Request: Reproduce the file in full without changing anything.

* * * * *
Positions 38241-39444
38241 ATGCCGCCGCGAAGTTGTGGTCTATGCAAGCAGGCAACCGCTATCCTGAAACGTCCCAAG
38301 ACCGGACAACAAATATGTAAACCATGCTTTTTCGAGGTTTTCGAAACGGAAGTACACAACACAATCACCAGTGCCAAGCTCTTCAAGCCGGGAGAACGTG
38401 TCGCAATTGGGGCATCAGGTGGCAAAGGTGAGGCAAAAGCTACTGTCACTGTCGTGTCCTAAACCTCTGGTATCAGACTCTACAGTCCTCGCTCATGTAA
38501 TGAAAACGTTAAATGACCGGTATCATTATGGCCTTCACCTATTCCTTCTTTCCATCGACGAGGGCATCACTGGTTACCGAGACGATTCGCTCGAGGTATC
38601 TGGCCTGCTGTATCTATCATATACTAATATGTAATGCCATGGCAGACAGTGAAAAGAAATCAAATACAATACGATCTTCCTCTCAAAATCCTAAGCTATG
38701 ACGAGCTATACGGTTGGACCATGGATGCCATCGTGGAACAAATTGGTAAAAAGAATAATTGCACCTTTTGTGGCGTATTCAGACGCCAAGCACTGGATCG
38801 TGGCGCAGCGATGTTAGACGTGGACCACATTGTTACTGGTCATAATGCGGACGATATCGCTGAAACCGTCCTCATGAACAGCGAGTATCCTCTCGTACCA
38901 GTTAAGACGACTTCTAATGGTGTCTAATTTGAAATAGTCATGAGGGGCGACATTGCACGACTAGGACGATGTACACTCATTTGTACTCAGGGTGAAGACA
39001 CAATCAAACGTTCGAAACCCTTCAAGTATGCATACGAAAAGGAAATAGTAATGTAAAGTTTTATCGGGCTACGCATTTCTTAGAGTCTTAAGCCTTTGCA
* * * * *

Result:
Positions 38241-39444
38241 ATGCCGCCGCGAAGTTGTGGTCTATGCAAGCAGGCAACCGCTATCCTGAAACGTCCCAAG
38301 ACCGGACAACAAATATGTAAACCATGCTTTTTCGAGGTTTTCGAAACGGAAGTACACAACACAATCACCAGTGCCAAGCTCTTCAAGCCGGGAGAACGTG
38401 TCGCAATTGGGGCATCAGGTGGCAAAGGTGAGGCAAAAGCTACTGTCACTGTCGTGTCCTAAACCTCTGGTATCAGACTCTACAGTCCTCGCTCATGTAA
38501 TGAAAACGTTAAATGACCGGTATCATTATGGCCTTCACCTATTCCTTCTTTCCATCGACGAGGGCATCACTGGTTACCGAGACGATTCGCTCGAGGTATC
38601 TGGCCTGCTGTATCTATCATATACTAATATGTAATGCCATGGCAGACAGTGAAAAGAAATCAAATACAATACGATCTTCCTCTCAAAATCCTAAGCTATG
38701 ACGAGCTATACGGTTGGACCATGGATGCCATCGTGGAACAAATTGGTAAAAAGAATAATTGCACCTTTTGTGGCGTATTCAGACGCCAAGCACTGGATCG
38801 TGGCGCAGCGATGTTAGACGTGGACCACATTGTTACTGGTCATAATGCGGACGATATCGCTGAAACCGTCCTCATGAACAGCGAGTATCCTCTCGTACCA
38901 GTTAAGACGACTTCTAATGGTGTCTAATTTGAAATAGTCATGAGGGGCGACATTGCACGACTAGGACGATGTACACTCATTTGTACTCAGGGTGAAGACA
39001 CAATCAAACGTTCGAAACCCTTCAAGTATGCATACGAAAAGGAAATAGTAATGTAAAGTTTTATCGGGCTACGCATTTCTTAGAGTCTTAAGCCTTTGCA